While the majority of Loyola’s fall semester courses were remote, more transitioned to a “HyFlex” format for the spring semester.
A Hyflex course is offered in-person, synchronously online and asynchronously online. Students enrolled in a Hyflex course can choose whether to attend class on-campus or virtually.
Approximately 250-300 classes, which include research in physical chemistry, interviewing for communication and circuit design laboratory, are on-campus spring semester, according to Provost and Chief Academic Officer Dr. Norberto Grzywacz.
There’s a team of people involved in the decision-making process in determining which classes should be delivered online and in-person, according to Grzywacz. While selecting on-campus courses, Loyola prioritized classes which require hands-on learning. Grzywacz said the university decided to keep a course online if the class didn’t need to be on-campus.
As per Loyola’s safety guidelines, professors must assign seats to students — altering furniture configuration isn’t allowed and on-campus class capacity is capped at 25 percent of normal capacity. All students and staff are asked to follow all safety guidelines, including getting regularly tested for COVID-19.
Physics professor Robert Polak, who’s teaching an optics lab and an electronics lab on-campus, said his lab classes are in-person because hands-on experience is fundamental for both courses.
“In electronics, understanding how to use the instruments and to build and analyze and debunk the circuits is a key component of learning the material, so we felt that we needed the students to be able to have a hands-on experience to be able to have a strong educational experience,” Polak said.
In an effort to lower the risk of COVID-19 transmission, the physics professor said he worked with Wellness Center Director Joan Holden to create a safety protocol for his students. The protocol includes guidelines such as washing hands and disinfecting the work environment and instruments before and after the lab procedure. Polak also said students are asked to wear gloves and a plastic barrier was installed in work areas.
In addition, Polak said only four students are allowed in lab at once. He also said accommodations will be made if a student can’t attend class because they’re experiencing COVID-19 symptoms. Polak said it will be difficult to balance safety and ensuring a good learning experience.
“We want the students to have a transformative educational experience, so all of us are trying the hardest we can to do that, but in the meantime, we have to keep everyone safe and that’s the most important thing,” Polak said.
Loyola has provided the appropriate technology to professors teaching in-person so they can stream classes live for students who are unable to attend classes on-campus, according to Loyola’s website. Due to a limited number of on-campus courses, however, students were requested to enroll in a HyFlex course only if they planned to attend the course in-person.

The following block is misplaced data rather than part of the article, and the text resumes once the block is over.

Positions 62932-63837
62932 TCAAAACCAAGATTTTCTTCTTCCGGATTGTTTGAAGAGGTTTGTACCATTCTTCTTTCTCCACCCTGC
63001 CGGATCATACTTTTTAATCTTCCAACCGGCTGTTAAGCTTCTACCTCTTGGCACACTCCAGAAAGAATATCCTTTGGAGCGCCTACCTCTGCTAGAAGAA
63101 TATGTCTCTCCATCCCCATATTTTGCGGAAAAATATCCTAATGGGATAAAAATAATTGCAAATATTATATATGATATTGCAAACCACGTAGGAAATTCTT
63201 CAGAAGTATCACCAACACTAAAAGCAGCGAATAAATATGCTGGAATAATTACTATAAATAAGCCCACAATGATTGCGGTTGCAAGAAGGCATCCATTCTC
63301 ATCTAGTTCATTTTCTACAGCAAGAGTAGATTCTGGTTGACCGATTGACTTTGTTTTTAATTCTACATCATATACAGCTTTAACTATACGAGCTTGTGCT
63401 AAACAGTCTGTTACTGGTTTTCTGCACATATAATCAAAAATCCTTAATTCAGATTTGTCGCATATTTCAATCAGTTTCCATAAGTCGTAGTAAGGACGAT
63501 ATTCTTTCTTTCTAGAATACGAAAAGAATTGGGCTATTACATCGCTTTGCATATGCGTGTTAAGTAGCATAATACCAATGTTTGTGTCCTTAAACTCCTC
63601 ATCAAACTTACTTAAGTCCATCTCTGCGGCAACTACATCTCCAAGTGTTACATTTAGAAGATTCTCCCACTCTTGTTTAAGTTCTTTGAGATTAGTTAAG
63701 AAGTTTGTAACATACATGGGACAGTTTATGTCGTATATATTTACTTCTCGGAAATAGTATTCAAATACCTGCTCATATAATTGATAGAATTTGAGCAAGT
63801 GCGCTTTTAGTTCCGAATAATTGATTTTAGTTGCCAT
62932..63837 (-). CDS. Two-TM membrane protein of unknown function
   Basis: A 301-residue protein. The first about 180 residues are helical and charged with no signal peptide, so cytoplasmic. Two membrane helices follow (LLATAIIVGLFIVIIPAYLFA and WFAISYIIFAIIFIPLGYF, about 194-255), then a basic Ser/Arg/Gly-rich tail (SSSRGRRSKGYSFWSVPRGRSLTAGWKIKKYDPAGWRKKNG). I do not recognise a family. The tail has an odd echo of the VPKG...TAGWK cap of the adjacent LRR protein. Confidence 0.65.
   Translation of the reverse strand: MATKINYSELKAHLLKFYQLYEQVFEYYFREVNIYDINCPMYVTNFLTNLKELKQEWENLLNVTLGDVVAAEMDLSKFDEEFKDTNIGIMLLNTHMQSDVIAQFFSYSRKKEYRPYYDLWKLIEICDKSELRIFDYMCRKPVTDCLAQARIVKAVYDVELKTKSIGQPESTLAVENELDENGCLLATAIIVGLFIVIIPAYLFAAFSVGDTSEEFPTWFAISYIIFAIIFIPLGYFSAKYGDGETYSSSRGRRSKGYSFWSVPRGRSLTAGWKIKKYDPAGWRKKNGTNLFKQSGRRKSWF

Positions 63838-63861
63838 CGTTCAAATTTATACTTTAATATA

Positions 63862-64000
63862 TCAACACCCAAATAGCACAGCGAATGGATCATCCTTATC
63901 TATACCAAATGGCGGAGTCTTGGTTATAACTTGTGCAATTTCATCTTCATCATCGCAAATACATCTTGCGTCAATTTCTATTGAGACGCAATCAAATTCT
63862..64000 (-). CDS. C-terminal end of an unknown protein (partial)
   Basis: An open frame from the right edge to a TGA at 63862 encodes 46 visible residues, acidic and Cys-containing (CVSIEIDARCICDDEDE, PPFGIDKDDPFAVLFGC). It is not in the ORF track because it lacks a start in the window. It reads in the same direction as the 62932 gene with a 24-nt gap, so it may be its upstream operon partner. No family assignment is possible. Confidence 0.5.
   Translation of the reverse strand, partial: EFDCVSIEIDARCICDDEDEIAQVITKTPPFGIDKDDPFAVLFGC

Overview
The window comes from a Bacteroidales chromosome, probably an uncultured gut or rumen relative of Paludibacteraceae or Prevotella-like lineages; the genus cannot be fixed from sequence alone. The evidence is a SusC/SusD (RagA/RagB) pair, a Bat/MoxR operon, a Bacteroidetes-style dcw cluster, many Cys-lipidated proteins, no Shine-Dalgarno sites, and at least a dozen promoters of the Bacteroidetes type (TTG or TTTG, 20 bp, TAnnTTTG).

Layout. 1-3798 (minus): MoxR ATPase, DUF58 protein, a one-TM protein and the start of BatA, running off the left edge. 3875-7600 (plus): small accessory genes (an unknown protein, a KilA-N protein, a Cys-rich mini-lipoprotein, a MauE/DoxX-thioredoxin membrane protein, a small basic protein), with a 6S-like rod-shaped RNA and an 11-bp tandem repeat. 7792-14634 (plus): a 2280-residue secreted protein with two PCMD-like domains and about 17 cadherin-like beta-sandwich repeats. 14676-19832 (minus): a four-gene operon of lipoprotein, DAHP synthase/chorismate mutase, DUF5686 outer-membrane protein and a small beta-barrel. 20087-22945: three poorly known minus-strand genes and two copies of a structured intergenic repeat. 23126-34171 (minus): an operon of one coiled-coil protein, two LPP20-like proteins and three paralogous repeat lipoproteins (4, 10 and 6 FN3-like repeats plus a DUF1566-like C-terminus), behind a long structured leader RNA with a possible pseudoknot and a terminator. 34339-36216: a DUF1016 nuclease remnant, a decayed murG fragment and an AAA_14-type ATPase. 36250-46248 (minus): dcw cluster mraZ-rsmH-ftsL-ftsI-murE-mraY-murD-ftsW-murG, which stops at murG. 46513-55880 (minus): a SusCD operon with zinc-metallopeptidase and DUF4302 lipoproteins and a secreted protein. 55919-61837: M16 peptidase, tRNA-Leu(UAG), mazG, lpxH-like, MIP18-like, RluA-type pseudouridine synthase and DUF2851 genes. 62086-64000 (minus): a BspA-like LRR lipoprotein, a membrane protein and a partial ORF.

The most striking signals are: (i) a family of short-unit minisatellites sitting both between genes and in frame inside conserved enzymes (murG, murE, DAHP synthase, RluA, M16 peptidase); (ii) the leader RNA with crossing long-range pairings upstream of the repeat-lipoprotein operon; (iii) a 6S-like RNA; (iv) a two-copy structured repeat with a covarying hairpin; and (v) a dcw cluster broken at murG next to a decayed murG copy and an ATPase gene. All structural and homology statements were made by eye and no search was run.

Communication professor David Romanelli, who has been teaching at Loyola for 24 years, said he’s teaching both of his on-campus classes — small group communication and persuasion — back-to-back to limit movement around campus.
Romanelli said he volunteered to shift his classes in-person with the purpose of helping Loyola employees because many were unable to work when campus was closed.
“I thought it was important not only for the university and students, but also for the people that aren’t working because the campus was closed down and I hoped it would also benefit those folks as well,” Romanelli said.
Romanelli said he’s open to feedback from his students in order to make his on-campus classes run as smoothly as possible.
Professor Gregory Palmer, who teaches three sections of the scientific basis of environmental issues (ENVS 101) and one section of foundations of environmental science lab on-campus, said simultaneously managing one group of students online and the other group in-person is challenging for him. However, Palmer said he has a teaching assistant to help him manage both groups of students.
Palmer said he thinks ENVS 101 is more appropriate in-person since most of the students enrolled in the course are first-years and transfer students.
“These students are new to Loyola and potentially college, so I think they are especially likely to benefit from having as normal an experience as possible under these trying circumstances,” Palmer said.
Palmer, who has been teaching at Loyola for three years, said he thinks Loyola has done a good job trying to keep everyone safe. He said all the students wear a mask in the classroom, everyone tries to maintain distance from one another and desks were rearranged to be six feet apart.
Professor Steven Tuttle said he felt safe during the first week of in-person instruction because everyone followed the safety guidelines. Tuttle, who teaches society in a global age, said students are given assigned seats in case the need for contact tracing arises. Tuttle also said students and professors get tested regularly in accordance with Loyola’s guidelines.
Since everyone has been dealing with a lot since last year, Tuttle said he’s planning on being as accommodating as he can.
“My biggest priority is to keep everyone safe and run my courses as effectively as I can,” Tuttle said.
In the future, Hyflex courses could be shifted online for safety reasons, according to Loyola’s website. Grzywacz said in the case of a spike or new virus variant, the city of Chicago or the state of Illinois may prohibit schools and universities from holding in-person classes.
“We need to be open-minded about all possibilities,” Grzywacz said.